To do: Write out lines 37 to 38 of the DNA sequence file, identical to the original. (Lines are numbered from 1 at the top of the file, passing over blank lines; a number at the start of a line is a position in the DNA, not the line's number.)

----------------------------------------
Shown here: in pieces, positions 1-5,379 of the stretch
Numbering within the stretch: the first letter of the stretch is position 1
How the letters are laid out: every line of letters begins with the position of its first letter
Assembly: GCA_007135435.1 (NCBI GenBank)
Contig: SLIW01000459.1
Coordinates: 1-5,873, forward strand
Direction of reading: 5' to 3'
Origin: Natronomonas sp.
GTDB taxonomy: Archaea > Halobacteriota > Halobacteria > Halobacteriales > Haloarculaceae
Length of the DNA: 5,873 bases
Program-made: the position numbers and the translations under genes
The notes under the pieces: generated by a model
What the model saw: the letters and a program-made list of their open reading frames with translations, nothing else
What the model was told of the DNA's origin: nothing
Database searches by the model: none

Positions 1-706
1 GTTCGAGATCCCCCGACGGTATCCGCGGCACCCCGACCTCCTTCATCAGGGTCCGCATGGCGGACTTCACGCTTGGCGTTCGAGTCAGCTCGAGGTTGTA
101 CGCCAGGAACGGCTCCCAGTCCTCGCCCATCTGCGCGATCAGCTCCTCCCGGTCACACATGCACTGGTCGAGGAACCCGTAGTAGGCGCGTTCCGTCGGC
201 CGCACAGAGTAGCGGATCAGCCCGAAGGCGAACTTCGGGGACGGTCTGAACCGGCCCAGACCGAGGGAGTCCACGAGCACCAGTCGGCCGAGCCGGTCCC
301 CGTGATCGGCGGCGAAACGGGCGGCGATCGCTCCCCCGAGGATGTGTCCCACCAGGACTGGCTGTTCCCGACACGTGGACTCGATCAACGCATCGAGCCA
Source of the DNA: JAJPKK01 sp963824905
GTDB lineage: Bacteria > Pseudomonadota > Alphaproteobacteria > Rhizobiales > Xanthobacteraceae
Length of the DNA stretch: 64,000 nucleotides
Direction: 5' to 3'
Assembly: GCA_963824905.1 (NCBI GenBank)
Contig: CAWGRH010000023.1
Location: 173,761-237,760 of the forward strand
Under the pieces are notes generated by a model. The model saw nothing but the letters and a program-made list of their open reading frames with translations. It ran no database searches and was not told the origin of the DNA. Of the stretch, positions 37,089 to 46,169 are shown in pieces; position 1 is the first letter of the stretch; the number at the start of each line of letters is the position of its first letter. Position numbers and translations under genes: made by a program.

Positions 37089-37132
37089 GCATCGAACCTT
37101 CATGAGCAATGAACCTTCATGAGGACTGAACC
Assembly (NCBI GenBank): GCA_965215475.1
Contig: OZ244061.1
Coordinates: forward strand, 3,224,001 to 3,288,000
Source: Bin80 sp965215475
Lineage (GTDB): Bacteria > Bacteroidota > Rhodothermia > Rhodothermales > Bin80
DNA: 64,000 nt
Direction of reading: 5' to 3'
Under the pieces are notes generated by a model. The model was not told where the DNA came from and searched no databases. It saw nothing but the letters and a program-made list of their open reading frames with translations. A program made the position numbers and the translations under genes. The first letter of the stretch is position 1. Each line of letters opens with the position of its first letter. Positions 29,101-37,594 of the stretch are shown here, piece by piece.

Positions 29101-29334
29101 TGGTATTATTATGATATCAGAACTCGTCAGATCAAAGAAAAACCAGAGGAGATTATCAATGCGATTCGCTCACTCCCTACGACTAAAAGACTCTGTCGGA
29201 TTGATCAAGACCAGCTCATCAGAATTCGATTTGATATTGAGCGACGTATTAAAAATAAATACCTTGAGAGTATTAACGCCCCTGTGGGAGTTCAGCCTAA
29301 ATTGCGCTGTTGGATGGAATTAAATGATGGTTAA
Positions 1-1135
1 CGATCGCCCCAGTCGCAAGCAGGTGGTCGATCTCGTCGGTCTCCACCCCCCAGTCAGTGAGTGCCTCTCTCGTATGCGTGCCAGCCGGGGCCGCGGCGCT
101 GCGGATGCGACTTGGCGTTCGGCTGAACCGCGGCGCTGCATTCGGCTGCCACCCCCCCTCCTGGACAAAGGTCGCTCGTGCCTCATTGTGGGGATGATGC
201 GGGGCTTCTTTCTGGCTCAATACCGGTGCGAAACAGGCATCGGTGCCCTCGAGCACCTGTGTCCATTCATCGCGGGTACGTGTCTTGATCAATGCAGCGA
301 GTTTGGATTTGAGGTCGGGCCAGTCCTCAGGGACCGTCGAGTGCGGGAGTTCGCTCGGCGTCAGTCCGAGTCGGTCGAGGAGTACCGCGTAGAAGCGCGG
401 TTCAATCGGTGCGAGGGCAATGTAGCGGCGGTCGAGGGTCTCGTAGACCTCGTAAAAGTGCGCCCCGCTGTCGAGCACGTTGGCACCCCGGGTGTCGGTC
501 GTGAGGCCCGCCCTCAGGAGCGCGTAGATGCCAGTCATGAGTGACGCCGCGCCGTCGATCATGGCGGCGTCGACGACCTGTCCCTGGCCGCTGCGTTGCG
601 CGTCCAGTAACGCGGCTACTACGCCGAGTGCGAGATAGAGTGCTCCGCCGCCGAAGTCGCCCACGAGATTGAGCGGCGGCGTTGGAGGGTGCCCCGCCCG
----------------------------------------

DNA: 64,000 nt
Direction of reading: 5' to 3'